Opposition activists believe that Burma's junta, which has held Suu Kyi in detention for 13 out of the past 20 years, is looking for a legal pretext to keep her longer. Her current arrest order is due to expire at the end of this month, Bloomberg reports.
Suu Kyi has been detained since May 2003 under a law that allows someone deemed a threat to national security to be held without charge, according to [Jared] Genser, president of the U.S.-based Freedom Now group. The junta says it can detain her under the law for six years, or until May 27, and is now looking for another means to deny Suu Kyi her freedom, he added.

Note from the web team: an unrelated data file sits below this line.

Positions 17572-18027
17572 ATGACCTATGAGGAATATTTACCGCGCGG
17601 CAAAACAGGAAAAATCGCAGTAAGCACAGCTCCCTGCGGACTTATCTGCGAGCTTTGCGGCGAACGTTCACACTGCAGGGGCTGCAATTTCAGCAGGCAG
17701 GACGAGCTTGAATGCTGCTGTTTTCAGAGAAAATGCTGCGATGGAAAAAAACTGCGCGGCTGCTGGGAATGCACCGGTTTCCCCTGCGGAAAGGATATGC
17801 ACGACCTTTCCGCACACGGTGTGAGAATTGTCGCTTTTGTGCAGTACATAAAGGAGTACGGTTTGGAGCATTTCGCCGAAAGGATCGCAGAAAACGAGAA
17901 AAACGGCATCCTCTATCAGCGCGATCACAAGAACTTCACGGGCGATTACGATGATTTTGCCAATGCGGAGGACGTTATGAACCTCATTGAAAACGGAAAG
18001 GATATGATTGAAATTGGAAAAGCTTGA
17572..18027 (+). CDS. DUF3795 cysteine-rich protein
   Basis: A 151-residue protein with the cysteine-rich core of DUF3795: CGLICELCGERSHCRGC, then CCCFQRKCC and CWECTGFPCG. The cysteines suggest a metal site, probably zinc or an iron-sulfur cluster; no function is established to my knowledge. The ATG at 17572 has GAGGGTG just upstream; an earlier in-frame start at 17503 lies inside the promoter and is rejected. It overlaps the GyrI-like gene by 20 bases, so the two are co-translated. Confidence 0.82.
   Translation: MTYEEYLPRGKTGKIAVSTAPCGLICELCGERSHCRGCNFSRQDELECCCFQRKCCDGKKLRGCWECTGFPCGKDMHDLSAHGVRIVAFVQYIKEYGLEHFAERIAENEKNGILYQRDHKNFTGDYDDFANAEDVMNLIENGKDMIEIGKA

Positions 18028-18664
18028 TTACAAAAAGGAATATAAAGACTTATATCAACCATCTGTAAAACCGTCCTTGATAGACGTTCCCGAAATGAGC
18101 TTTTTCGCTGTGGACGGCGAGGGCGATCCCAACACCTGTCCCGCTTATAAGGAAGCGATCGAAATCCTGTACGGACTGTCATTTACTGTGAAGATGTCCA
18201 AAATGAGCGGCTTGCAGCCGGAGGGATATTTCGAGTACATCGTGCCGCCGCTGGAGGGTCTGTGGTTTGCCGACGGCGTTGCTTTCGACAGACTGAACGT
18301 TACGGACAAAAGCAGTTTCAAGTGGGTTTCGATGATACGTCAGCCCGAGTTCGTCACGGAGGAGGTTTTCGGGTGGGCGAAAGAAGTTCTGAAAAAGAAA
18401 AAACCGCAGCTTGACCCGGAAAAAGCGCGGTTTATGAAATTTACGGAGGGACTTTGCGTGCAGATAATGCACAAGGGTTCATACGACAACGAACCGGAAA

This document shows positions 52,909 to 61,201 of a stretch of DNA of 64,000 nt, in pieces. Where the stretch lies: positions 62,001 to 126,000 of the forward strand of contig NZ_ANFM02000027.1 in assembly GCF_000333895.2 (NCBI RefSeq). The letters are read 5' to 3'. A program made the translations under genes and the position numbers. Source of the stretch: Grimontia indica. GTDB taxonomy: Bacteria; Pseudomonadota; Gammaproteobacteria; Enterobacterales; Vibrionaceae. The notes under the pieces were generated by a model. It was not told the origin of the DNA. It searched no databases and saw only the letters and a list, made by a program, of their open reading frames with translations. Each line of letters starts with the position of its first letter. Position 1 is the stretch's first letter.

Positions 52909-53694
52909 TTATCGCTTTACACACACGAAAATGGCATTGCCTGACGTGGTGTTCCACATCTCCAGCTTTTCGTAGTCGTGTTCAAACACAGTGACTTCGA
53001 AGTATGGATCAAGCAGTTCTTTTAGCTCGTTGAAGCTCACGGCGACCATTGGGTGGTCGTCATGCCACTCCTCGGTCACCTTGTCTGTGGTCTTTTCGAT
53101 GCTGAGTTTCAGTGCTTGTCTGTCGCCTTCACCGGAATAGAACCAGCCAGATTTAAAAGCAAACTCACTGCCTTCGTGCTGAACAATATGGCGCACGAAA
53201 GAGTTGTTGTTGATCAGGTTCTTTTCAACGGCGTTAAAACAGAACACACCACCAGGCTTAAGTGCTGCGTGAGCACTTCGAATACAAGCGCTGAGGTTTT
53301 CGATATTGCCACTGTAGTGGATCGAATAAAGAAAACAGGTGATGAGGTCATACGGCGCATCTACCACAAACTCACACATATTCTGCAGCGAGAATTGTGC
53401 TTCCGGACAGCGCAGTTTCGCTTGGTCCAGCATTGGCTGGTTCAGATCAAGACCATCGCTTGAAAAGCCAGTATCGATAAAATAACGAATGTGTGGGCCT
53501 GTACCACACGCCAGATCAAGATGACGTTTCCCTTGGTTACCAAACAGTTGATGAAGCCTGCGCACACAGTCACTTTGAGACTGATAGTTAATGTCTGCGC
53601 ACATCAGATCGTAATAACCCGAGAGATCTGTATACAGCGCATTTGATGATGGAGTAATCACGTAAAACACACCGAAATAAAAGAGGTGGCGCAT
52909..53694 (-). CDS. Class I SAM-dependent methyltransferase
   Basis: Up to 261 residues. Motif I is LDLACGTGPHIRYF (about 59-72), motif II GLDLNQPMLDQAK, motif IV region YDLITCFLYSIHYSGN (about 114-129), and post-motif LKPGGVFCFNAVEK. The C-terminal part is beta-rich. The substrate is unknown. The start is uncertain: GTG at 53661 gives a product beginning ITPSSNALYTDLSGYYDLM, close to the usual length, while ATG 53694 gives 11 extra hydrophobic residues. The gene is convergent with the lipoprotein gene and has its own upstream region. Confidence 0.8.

The state-run New Light of Myanmar newspaper said that Yettaw had confessed to arriving in Yangon on a tourist visa on May 2. He then swam to the compound the following night "and secretly entered the house and stayed there."
Myanmar official sources said the man had succeeded in meeting Aung San Suu Kyi during his time at the house before he was arrested in the early hours of May 6 while swimming back across the lake.
The newspaper said authorities confiscated his passport and a black haversack, torch, folding pliers, a camera, two US 100-dollar bills and some Myanmar currency notes.